millimeters of saddle height, frame layup differences, 50g of weight, etc...
I really can't notice any differences between bikes if certain things like positioning and tire pressures are controlled, and that's something that has been pretty freeing to me.
I do imagine my next bike will probably be an aero frame, as that's an aspect that has been measured, correlated, and found to be beneficial; a lot of the other remarkable claims about bike performance... not so much.
to quote the article: "Let the rationalizing begin! "
Not all claims can be measured, but some of those are thereby not by definition worthless. They are just more personal.
I agree you cannot feel 50g of weight or frame layup. However, I (personally) felt that my saddle was 1cm lower over the course of a 70km training ride. It just felt harder to pedal, and I immediately thought about my seat post not being tightened. I guess not everybody will feel this, but I am doing a lot of distance and have always exactly the same saddle height on all my bikes.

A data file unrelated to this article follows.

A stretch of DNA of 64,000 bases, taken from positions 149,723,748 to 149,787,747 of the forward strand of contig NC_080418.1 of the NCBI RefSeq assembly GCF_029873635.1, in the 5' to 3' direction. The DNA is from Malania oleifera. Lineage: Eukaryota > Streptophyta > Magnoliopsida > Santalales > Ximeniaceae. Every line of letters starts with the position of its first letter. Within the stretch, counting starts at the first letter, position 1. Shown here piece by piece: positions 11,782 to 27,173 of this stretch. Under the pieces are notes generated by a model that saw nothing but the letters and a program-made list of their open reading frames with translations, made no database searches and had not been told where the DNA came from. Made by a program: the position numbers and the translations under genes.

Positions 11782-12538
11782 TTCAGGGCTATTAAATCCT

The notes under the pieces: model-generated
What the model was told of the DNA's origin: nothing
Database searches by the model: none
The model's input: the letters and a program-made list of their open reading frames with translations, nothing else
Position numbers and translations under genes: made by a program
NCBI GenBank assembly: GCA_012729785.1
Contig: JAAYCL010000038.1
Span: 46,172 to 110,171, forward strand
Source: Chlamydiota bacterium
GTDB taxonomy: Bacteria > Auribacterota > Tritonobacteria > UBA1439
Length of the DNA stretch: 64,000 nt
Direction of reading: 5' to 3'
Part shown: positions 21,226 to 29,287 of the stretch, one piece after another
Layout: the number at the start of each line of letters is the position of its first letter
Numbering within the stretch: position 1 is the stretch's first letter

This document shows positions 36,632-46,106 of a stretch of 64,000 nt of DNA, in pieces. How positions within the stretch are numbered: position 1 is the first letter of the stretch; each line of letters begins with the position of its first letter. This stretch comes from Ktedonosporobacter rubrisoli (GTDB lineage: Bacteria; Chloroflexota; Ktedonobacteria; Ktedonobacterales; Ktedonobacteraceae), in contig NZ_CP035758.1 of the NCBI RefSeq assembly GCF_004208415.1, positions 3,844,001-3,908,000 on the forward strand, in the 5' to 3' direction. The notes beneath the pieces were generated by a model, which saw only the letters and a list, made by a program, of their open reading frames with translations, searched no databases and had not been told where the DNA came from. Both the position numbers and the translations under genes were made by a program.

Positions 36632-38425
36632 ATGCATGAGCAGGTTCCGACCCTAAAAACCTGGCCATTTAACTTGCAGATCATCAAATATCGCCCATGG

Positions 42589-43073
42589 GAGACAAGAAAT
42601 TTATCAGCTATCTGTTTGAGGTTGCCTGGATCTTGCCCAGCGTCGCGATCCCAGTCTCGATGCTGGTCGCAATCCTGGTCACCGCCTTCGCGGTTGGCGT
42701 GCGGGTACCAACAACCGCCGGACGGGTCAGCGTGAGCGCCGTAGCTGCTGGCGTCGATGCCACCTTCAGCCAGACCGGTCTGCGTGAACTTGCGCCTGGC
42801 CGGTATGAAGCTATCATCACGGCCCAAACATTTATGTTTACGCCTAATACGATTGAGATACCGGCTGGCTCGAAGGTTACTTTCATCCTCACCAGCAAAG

About comfort: I have said it over and over on this forum:
tires DO make a difference, wheels a bit, and frames not so much.
I can race Paris-Roubaix on my stiffest alu frame with open pavé 28mm tubulars at 5 bars and it will be very comfortable.
I could do the same on an old steel bike with 8 bars pressure in the tires and it will be hell. In anyway, carbon wheels in PR are still nonsense whatever Zipp wants us to believe:
they themselves prove from the article that even though the 303 is more vertically compliant, it doesn't matter compared to tire pressure which is the key variable determining comfort.
And to conclude: many carbon wheels break, while most nemesis survive for years.